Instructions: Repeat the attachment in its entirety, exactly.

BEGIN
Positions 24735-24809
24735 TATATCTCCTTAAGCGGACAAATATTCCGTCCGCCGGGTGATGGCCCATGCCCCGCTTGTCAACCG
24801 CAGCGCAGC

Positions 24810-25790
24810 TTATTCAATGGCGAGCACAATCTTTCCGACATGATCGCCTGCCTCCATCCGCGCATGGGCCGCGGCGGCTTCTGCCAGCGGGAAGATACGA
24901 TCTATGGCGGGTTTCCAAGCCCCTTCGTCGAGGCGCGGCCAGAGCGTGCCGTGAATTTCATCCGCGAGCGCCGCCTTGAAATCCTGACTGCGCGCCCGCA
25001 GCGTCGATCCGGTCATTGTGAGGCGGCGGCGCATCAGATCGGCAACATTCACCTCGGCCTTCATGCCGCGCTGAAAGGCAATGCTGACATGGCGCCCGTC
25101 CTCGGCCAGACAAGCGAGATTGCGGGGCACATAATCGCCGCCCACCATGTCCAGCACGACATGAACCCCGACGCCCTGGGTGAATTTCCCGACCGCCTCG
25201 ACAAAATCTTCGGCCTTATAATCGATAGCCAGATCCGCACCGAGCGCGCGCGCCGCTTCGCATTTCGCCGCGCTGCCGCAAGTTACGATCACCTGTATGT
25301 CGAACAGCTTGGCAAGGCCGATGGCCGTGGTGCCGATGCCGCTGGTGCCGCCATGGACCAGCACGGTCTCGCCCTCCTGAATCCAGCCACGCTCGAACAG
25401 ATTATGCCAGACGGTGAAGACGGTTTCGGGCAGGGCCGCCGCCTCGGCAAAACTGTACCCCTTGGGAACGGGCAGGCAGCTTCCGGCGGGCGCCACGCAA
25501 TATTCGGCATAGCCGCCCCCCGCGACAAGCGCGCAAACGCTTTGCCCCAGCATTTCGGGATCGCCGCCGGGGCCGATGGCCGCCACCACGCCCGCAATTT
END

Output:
Positions 24735-24809
24735 TATATCTCCTTAAGCGGACAAATATTCCGTCCGCCGGGTGATGGCCCATGCCCCGCTTGTCAACCG
24801 CAGCGCAGC

Positions 24810-25790
24810 TTATTCAATGGCGAGCACAATCTTTCCGACATGATCGCCTGCCTCCATCCGCGCATGGGCCGCGGCGGCTTCTGCCAGCGGGAAGATACGA
24901 TCTATGGCGGGTTTCCAAGCCCCTTCGTCGAGGCGCGGCCAGAGCGTGCCGTGAATTTCATCCGCGAGCGCCGCCTTGAAATCCTGACTGCGCGCCCGCA
25001 GCGTCGATCCGGTCATTGTGAGGCGGCGGCGCATCAGATCGGCAACATTCACCTCGGCCTTCATGCCGCGCTGAAAGGCAATGCTGACATGGCGCCCGTC
25101 CTCGGCCAGACAAGCGAGATTGCGGGGCACATAATCGCCGCCCACCATGTCCAGCACGACATGAACCCCGACGCCCTGGGTGAATTTCCCGACCGCCTCG
25201 ACAAAATCTTCGGCCTTATAATCGATAGCCAGATCCGCACCGAGCGCGCGCGCCGCTTCGCATTTCGCCGCGCTGCCGCAAGTTACGATCACCTGTATGT
25301 CGAACAGCTTGGCAAGGCCGATGGCCGTGGTGCCGATGCCGCTGGTGCCGCCATGGACCAGCACGGTCTCGCCCTCCTGAATCCAGCCACGCTCGAACAG
25401 ATTATGCCAGACGGTGAAGACGGTTTCGGGCAGGGCCGCCGCCTCGGCAAAACTGTACCCCTTGGGAACGGGCAGGCAGCTTCCGGCGGGCGCCACGCAA
25501 TATTCGGCATAGCCGCCCCCCGCGACAAGCGCGCAAACGCTTTGCCCCAGCATTTCGGGATCGCCGCCGGGGCCGATGGCCGCCACCACGCCCGCAATTT